Take the 2-minute tour ×
Programming Puzzles & Code Golf Stack Exchange is a question and answer site for programming puzzle enthusiasts and code golfers. It's 100% free, no registration required.

I really hate looking up to the top right of the screen to look at the time on OS X's clock widget; I'd much rather keep my eyes at least somewhere near my workspace to check the time. I also hate other people using my clock to check the time as they walk by -- after all, it's called a personal computer, right? But we've got a great community here that can surely help me out, right? So here's my really really so much very hard challenge for you guys that would help me so much: write me a clock app. It can be analog or digital or whatever other amazing forms you can think of. Minimum requirements:

  • It should be very visible
  • It should display the time in a format that not many people would comprehend (the less people, the better)

This is a popularity contest, so fulfill these requirements creatively, and go above and beyond! Ready... Set... Go!

share|improve this question

closed as off-topic by Peter Taylor, ProgramFOX, undergroundmonorail, grc, Quincunx Jun 21 at 9:29

  • This question does not appear to be about programming puzzles or code golf within the scope defined in the help center.
If this question can be reworded to fit the rules in the help center, please edit the question.

5  
This question appears to be off-topic because it appears to be a clock design question, not a programming question. –  Peter Taylor Jun 21 at 8:28
    
How is this a puzzle or code golf? –  NewWorld Jun 21 at 9:23
2  
Gah. This question is seriously off-topic for this site, and I originally wanted to delete it. But some of the answers were pretty nice, and I don't want to lose them, either. :-( –  Chris Jester-Young Jun 21 at 10:46

5 Answers 5

Bash

#!/bin/bash

T="The time is now:"

case $1 in
--12)    F=82;M=0;S=%r;;
--24)    F=120;M=100;S=%R;;
--ipv6)  F=112;M=0;S=%H::%M:%S;T="Started download from:";;
--posix) F=82;M=0;S=%s;;
esac

watch 'notify-send "'"$T"'" "<div style=\"font-size:'"$F"'px;margin-left:'"$M"'px;\">
    $(date +'"$S"')</div>"'

Displays the current time as a desktop notification, updating every two seconds.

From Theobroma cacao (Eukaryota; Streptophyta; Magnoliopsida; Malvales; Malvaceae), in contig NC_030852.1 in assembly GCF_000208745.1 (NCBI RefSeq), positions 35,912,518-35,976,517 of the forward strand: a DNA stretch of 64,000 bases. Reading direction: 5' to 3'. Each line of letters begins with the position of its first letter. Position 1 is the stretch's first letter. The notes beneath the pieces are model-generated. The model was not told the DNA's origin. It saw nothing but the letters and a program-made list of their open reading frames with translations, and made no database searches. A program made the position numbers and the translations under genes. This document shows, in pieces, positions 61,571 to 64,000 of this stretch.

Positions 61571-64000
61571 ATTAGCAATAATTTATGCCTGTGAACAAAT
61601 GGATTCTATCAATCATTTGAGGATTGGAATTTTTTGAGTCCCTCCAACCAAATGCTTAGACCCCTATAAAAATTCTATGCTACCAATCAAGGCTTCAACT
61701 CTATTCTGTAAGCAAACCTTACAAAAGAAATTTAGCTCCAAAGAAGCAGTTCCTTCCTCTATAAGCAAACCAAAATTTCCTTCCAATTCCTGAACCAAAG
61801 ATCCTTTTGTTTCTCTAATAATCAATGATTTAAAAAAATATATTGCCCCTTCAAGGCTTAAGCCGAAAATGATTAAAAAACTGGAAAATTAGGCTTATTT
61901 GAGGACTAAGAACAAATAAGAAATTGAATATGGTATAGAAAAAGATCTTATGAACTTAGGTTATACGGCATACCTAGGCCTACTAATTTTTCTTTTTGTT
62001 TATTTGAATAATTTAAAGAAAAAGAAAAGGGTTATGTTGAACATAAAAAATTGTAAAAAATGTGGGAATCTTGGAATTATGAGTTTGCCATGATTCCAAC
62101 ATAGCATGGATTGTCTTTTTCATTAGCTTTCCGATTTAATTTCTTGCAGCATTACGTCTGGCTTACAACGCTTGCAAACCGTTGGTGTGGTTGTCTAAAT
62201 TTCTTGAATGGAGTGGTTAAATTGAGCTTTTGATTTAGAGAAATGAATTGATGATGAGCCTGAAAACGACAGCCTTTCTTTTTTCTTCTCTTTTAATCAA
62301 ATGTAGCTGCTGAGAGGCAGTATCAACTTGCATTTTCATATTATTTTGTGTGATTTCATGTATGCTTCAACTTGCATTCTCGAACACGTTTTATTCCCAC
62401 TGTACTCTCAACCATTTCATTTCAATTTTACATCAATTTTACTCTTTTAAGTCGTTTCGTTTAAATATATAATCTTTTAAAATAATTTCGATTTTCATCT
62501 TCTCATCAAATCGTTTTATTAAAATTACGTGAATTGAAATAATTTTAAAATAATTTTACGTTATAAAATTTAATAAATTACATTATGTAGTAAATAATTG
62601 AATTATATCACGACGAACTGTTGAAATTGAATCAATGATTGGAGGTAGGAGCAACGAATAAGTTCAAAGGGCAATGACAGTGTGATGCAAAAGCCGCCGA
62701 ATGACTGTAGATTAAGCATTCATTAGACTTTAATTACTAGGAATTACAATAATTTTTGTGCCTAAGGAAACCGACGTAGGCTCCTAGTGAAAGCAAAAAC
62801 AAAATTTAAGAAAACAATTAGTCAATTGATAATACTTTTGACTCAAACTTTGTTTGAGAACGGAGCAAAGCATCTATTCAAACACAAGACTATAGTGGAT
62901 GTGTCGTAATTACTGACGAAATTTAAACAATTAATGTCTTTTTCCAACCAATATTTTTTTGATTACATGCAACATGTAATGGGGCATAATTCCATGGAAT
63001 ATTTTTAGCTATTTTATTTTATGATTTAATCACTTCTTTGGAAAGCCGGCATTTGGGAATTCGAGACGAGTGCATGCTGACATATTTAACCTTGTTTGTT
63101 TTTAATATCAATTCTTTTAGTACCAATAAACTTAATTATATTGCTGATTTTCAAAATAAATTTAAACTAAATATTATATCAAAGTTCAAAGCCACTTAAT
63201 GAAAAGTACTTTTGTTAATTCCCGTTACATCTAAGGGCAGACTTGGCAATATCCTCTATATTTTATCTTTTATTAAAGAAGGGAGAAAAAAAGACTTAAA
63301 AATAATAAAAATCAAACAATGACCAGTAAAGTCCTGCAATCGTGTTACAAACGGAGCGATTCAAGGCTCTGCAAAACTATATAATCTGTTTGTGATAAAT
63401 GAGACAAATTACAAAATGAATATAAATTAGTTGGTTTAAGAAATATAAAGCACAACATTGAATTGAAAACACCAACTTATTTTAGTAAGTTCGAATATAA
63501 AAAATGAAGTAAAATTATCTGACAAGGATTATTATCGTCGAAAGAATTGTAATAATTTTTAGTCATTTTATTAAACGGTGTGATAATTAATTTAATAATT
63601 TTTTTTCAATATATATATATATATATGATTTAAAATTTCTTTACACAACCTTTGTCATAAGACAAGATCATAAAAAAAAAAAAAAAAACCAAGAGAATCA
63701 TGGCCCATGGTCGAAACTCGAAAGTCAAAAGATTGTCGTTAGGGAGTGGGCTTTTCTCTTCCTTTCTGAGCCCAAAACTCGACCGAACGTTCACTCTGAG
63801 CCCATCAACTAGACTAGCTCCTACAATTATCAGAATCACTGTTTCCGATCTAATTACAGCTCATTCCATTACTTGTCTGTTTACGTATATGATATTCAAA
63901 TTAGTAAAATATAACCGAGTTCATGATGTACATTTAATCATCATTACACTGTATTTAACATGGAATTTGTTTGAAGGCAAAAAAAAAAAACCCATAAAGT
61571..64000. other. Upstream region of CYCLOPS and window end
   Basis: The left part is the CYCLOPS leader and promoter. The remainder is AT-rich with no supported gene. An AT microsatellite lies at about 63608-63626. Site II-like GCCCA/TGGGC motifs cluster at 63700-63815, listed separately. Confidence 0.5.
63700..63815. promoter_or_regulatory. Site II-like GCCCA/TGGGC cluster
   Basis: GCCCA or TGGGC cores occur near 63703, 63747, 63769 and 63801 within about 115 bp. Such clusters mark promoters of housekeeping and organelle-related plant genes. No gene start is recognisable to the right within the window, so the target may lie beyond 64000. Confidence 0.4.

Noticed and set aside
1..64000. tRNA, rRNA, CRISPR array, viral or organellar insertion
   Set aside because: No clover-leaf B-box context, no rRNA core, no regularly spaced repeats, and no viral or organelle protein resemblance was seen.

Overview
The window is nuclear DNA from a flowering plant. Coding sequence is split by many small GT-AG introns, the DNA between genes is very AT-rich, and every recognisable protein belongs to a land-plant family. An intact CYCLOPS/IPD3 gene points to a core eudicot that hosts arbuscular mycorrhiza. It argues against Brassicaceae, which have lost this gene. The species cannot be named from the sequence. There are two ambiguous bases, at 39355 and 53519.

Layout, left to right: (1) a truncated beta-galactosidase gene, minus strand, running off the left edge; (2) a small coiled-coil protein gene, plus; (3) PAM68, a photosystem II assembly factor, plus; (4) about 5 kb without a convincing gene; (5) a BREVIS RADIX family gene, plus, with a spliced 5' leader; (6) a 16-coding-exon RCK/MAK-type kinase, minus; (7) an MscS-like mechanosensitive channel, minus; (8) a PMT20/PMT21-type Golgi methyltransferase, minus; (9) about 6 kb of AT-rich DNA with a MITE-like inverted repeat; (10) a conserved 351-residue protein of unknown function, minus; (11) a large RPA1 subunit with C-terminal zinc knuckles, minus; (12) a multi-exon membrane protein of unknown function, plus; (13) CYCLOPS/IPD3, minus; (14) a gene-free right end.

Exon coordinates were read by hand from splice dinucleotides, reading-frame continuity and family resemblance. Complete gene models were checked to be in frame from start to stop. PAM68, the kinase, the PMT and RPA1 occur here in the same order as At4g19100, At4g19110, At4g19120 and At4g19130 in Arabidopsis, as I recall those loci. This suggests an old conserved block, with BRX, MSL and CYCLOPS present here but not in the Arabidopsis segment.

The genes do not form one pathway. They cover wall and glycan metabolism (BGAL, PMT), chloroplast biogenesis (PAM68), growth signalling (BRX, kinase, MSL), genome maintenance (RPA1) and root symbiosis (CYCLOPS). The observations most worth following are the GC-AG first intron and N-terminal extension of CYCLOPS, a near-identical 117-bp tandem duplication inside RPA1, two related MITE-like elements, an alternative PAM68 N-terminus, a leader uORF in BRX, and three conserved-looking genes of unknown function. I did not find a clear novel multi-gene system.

Usage

whattimeisit FORMAT

--12     May be understood by Australians, Chinese and North Americans.
--24     May be understood by everyone else.
--ipv6   May be understood by illiterates.
--posix  May be understood by nerds.

Example output

share|improve this answer
    
What OS is that? Looks KDE-based (given Kate & Kile) –  Kyle Kanos Jun 21 at 1:51
    
@KyleKanos: Fedora 20 Scientific KDE, with a lot of modifications. –  Dennis Jun 21 at 1:54
    
That looks pretty nice. What kind of mods are you talking about? –  Kyle Kanos Jun 21 at 2:03
    
@KyleKanos: Nothing fancy, just a lot of them. Custom theme (mainly Oxygen, but with Air widgets), Oxygen Blue cursor theme, reduced the task bar to notification area and clock (I use Present Windows for navigation), got rid of the hot corners (replaced by extra mouse button/touchpad edges), Application Launcher (QML) widget on the desktop, Ubuntu font, improved font rendering, Elarun wallpaper, Title bar button menu style, borderless windows, etc. –  Dennis Jun 21 at 2:21
    
Okay. I was just wondering if you had made mods to the kernel or if you meant prettyifying it (which it does like very nice). –  Kyle Kanos Jun 21 at 2:23

Javascript

This encodes the hours, minutes, and seconds, as hex, and sets the background color of the page to the concatenation of the string. For example, for the time 9:18:13 PM, the background color would be set to #15120D. It is right on a webpage for you, all you have to do is drag a little bit of the window to a different place on the screen or flip tabs. Here is a JSFiddle demo.

To tell the time, you can use your handy color-picking and base changing skills.

function hex(number) {
    return number.toString(16).length == 1 ? "0" + number.toString(16): number.toString(16);
}